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Absolute Drift Switch Review: The Art of Going Sideways Absolute Drift Switch Review: The Art of Going Sideways


Absolute Drift Switch Review: The Art of Going Sideways



Absolute Drift: Zen Edition from Funselektor Labs Inc. slides onto the Nintendo Switch five years after release and feels right at home.

The game takes the high-octane, heart-racing action of automobile drifting and turns it into a meditative yet challenging minimalist experience. The result is an enjoyable experience that takes advantage of the Switch’s mobility that will entice fans of arcade challenges as much as racers.

Drifting, the act of intentionally oversteering to slide through a corner, is a technique synonymous with Japanese auto-racing, popularized by media franchises such as Initial D and Fast & Furious, the latter focusing on drifting for one of the most important films in the series. The influence of Japan is not lost on the developers, with tracks named after Japanese cities and the default car modeled after Initial D’s 1983 Toyota. Landing on a Nintendo console was a no-brainer for a game that is a dedicated tribute to drifting – although the Nintendo Switch has had problems with drifting in recent years.

Absolute Drift’s visuals and gameplay are a great match for the console. The minimalist, isometric graphics are no problem for the hardware, and the action is never intense enough to trouble the framerate. More important is how well-suited the gameplay is to the Switch’s handheld mode. Drifting is simple yet challenging, and the game provides modes fit for a quick distraction while an Animal Crossing update downloads or better-suited to hours spent perfecting every challenge on a single track. The only downside to the console are the Joy-Con’s flimsy thumbsticks, which make precise turning more difficult in an already difficult game. Those with a Pro Controller will have more success avoiding the walls and racking up combos.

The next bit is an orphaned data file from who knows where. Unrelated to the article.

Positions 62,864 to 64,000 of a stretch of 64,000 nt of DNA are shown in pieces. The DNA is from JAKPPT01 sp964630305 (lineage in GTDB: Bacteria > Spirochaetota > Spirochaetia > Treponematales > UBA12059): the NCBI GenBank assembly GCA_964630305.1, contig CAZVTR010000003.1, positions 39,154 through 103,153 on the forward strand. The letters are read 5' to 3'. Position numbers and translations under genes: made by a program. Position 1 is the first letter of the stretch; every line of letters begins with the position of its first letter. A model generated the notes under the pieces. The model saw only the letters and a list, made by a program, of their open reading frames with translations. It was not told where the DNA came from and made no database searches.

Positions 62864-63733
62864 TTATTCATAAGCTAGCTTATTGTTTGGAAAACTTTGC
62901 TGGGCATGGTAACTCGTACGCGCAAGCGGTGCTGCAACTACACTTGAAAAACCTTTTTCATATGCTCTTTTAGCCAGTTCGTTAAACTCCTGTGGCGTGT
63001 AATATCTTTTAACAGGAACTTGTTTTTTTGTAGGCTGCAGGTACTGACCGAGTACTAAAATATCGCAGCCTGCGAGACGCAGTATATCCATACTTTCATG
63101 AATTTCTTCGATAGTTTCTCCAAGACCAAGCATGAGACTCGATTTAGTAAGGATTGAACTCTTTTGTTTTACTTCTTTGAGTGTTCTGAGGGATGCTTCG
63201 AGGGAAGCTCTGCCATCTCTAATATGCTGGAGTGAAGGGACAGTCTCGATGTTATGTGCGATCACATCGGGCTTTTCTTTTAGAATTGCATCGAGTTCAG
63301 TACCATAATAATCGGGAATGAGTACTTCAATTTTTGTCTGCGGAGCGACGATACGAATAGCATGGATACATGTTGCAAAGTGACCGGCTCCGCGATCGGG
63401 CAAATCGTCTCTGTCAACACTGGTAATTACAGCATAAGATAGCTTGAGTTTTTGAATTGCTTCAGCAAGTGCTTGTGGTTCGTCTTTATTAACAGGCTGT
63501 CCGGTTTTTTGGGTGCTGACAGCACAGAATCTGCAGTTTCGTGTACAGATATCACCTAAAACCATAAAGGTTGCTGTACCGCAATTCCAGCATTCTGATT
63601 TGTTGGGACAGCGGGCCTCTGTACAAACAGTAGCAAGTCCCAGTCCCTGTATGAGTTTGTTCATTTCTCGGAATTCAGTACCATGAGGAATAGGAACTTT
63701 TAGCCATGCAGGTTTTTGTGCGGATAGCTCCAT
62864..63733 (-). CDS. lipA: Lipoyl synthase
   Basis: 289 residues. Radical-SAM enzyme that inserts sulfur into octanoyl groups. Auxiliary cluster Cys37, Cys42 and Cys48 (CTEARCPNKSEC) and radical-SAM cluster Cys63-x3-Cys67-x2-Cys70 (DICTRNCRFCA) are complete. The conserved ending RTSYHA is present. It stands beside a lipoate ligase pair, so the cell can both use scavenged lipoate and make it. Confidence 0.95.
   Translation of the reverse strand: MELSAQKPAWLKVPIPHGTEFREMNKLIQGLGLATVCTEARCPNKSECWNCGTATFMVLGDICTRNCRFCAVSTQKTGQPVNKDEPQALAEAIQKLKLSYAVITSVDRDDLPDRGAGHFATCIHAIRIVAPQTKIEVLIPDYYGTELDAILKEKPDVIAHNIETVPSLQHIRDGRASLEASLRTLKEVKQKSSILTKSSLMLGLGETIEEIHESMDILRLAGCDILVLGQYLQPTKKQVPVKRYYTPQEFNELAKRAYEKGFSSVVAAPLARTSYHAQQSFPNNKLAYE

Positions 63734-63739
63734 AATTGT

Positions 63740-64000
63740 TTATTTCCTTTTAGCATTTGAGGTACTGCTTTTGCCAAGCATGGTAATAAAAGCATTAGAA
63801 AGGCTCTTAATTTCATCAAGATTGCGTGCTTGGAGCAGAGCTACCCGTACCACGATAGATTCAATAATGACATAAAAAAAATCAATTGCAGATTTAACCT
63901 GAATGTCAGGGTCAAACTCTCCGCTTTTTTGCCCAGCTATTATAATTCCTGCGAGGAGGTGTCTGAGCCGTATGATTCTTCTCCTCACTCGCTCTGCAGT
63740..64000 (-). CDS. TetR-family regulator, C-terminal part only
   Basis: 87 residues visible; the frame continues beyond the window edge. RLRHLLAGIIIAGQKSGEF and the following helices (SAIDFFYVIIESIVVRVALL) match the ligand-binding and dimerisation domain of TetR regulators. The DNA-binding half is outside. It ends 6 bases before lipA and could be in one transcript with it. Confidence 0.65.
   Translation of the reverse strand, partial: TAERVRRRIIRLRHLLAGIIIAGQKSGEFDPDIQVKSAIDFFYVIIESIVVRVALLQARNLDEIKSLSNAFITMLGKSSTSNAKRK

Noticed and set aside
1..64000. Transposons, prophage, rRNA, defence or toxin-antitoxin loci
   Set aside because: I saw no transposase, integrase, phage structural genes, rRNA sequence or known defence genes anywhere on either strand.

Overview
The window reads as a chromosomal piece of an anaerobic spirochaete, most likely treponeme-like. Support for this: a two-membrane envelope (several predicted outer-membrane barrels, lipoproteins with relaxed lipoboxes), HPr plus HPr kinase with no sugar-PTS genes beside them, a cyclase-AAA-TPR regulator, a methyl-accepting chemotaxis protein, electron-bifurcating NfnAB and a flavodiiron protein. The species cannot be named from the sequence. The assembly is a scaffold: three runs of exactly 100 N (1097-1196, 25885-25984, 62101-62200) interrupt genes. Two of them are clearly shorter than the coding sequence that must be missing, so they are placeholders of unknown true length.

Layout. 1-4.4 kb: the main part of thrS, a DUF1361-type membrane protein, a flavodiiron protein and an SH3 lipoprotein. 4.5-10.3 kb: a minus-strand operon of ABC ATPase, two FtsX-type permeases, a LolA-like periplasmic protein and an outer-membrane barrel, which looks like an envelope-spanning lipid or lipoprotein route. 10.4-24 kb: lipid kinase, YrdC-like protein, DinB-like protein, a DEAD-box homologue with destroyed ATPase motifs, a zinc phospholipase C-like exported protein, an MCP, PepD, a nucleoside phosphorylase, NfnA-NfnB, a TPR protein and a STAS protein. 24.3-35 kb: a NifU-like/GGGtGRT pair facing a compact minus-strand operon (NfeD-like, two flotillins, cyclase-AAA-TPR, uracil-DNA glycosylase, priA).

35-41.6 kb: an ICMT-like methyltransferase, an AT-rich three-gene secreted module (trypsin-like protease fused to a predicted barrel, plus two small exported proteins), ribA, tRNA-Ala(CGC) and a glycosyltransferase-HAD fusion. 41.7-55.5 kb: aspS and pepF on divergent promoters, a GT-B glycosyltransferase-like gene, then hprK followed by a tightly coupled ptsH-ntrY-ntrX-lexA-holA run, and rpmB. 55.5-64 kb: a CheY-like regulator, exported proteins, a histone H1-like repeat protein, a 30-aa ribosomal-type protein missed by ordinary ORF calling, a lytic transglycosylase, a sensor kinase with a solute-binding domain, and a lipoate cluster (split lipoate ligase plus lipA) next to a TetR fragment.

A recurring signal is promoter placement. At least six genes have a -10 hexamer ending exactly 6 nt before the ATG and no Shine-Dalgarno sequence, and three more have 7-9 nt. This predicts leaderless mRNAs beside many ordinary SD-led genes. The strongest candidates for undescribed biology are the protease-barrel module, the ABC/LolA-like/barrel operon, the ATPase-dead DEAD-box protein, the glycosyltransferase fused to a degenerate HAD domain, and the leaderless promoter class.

Absolute Drift Switch Review: The Art of Going Sideways

While drifting is an important component of many racing games, Absolute Drift feels less like a racing game and more like an arcade score attack. Missions require the player to think about where they can chain drifts together to keep a combo going, how to achieve the longest drift, and how to plan their route to get close to obstacles like poles or specific paths that provide bonus points. Concentrating on these specific goals over being the fastest or coming in first is a different challenge to those expecting a minimalist take on Dirt or Gran Turismo. Without the pressure of a race, Absolute Drift focuses on focusing; it’s a great way to clear one’s mind as the task of navigating the steering and throttle demands complete attention. This Zen attitude is furthered by the game’s score of low-key electronic instrumentals instead of the high-intensity Eurobeat normally associated with drifting.

While it took a long time to reach Nintendo’s hybrid console, Absolute Drift’s gameplay is a great fit and great value for those looking for a new challenge on their Switch. It’s playable in short or long bursts and is simultaneously relaxing or challenging. While those looking for an in-depth racing experience are better off waiting for Gran Turismo 7, Absolute Drift: Zen Edition is a great minimalist experience available for good value.

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